Guru Granth Sahib Ji
Before his death Guru Gobind Granth Singh, the 10th Guru ordained that from then on 'Adi Granth' should be recognised as the manifest body of the Gurus- and hence the name Guru Granth Sahib Ji.
The Guru Granth is the 'Holy Book' or the Sacred Scriptures of the Sikhs. No Sikh ceremony is regarded complete unless it is performed in the presence of the Holy Granth.
The Granth is written in Punjabi and contains the actual words and verses as uttered by the Sikh Gurus. It was first compiled by Guru Arjan in 1604 and then added to and recopied by the 10th Guru Gobind Singh. Every copy of the Holy Granth, whatever the size, must consist of 1430 pages. A unique feature of the Granth is that it also contains a good number of passages or verses written by non Sikhs i.e. Muslims, Hindus and even so called 'untouchables'. This was done to demonstrate the Sikh's for other saints and tolerance for all faiths. Altogether the Granth includes 5,894 Shabads (hymns or holy verses) which are arranged in 31 Ragas (musical measures).
The Holy Granth is given the utmost respect by the Sikhs and is accorded the same reverence as would have been given to the Living Prophet. In the Gurdwara it is placed on a dais with a canopy above and is covered with the best available and often richly embroidered cloths or materials. Sikhs usually place an offering in cash or kind or both as they approach the Holy Granth, and bow down low on their knees to show their respect. A 'Granth' (one who reads the Granth) or a sewadar (volunteer) remains in constant attendance and holds a Chowdry (a symbolic whisk of sovereignty) which he occassionally moves over the 'Holy Book.'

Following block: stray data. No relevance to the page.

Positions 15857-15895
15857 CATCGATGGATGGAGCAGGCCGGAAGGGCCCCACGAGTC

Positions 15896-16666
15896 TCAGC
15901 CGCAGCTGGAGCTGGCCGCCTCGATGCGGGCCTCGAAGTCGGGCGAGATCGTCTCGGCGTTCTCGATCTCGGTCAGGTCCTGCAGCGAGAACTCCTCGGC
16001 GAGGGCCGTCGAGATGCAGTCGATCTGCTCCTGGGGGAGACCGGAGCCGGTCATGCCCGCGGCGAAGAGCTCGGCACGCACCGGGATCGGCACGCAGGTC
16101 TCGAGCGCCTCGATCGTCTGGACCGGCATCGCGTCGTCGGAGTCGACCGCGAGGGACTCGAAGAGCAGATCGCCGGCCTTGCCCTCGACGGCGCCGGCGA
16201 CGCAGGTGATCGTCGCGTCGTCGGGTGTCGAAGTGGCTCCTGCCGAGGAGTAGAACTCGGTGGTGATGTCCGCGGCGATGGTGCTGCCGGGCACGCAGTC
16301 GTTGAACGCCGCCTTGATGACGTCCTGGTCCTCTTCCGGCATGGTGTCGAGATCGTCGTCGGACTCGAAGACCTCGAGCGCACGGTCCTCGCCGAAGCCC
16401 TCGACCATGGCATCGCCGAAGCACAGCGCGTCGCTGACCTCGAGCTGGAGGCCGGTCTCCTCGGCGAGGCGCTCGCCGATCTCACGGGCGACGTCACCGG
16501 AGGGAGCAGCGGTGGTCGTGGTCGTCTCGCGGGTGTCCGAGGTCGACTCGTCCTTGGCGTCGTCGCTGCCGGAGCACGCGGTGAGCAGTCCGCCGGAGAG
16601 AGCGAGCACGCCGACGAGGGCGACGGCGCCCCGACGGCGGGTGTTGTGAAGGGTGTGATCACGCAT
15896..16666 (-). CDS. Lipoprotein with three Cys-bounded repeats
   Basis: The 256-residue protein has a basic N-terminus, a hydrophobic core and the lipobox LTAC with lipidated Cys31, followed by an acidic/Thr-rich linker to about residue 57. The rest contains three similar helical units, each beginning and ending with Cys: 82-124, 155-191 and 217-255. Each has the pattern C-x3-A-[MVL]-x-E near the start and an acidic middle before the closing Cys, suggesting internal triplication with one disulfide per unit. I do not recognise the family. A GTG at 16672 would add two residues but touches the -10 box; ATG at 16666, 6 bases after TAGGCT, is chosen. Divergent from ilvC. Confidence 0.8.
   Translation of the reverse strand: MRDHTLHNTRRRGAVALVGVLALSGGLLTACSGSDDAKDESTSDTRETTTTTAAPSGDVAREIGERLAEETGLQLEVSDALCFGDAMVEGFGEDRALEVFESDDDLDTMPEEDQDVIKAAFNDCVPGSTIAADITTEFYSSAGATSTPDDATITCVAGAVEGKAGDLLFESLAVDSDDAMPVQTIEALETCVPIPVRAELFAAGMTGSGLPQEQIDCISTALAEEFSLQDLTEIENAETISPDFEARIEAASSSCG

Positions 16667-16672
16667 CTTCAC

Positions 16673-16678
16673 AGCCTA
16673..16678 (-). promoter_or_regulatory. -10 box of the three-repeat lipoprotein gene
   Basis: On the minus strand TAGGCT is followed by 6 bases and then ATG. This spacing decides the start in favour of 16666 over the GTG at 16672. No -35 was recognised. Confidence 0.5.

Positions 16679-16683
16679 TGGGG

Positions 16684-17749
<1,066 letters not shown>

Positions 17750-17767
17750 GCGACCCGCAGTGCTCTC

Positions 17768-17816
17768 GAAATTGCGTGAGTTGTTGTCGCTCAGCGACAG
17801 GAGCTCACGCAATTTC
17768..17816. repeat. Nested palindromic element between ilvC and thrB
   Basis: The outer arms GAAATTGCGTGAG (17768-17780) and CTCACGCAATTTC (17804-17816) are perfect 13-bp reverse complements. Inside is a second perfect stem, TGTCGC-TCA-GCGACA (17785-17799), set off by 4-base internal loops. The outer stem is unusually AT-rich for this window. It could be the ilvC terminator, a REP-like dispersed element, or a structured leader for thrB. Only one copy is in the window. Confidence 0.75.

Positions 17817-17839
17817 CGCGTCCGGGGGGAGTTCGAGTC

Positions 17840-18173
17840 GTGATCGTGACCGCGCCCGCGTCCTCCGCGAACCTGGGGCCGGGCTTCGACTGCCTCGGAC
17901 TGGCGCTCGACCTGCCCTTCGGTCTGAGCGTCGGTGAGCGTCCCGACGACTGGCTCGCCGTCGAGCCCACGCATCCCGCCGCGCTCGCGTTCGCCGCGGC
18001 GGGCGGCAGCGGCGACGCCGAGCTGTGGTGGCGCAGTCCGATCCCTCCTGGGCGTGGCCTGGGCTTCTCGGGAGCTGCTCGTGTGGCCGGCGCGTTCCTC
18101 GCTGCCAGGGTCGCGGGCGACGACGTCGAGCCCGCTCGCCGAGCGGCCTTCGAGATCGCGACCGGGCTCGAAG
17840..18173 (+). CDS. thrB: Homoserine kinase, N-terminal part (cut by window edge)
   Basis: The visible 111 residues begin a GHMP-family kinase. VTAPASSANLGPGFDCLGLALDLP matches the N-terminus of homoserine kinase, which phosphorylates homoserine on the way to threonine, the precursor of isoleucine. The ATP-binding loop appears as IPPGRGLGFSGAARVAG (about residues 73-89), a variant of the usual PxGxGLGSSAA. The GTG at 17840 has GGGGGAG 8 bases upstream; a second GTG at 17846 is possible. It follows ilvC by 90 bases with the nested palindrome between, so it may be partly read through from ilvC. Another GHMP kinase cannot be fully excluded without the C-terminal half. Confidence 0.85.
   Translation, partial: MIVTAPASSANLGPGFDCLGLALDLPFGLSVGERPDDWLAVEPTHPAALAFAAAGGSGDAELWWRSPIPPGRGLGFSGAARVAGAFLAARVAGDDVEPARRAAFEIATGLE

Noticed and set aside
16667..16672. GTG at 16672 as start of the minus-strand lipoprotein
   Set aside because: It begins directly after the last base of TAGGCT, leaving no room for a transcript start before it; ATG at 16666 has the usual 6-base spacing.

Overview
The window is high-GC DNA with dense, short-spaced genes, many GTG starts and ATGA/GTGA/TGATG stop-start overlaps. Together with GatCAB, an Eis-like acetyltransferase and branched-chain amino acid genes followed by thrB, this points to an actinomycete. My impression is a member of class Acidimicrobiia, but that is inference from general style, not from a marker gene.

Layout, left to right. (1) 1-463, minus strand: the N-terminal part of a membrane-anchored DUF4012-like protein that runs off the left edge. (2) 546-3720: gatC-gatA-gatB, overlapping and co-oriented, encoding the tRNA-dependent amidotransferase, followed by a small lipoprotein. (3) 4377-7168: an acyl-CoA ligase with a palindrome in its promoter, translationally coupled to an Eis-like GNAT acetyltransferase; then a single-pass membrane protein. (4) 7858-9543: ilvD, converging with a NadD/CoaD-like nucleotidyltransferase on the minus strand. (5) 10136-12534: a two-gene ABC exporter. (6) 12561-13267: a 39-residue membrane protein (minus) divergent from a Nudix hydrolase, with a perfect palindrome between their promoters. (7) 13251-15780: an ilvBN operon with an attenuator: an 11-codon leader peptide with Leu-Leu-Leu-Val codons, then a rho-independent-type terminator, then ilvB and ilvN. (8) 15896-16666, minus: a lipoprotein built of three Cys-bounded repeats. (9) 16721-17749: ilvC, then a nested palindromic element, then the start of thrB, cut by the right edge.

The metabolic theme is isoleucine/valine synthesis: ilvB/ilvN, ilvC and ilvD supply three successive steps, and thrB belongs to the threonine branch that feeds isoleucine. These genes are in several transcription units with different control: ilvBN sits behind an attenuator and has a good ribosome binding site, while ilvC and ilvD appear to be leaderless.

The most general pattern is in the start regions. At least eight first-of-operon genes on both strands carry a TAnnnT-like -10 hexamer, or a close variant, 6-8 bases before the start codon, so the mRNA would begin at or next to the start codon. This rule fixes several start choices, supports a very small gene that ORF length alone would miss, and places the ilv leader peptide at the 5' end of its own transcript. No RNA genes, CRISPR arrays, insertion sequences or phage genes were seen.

The first correct English version (translation) of the Granth was made by Max Arthur Macauliffe and was published by Oxford University Press in 1909. But before Macauliffe, a German missionary Dr. Ernest Trumpp had also attempted to translate the Granth into English in 1877, which was later considered porr and unstrustworthy by the Sikhs. However, the best rendering of the Granth, and in free verse, is done by Dr. Gopal Singh although Dr. Manmohan Singh has also produced an excellent translation in free verse.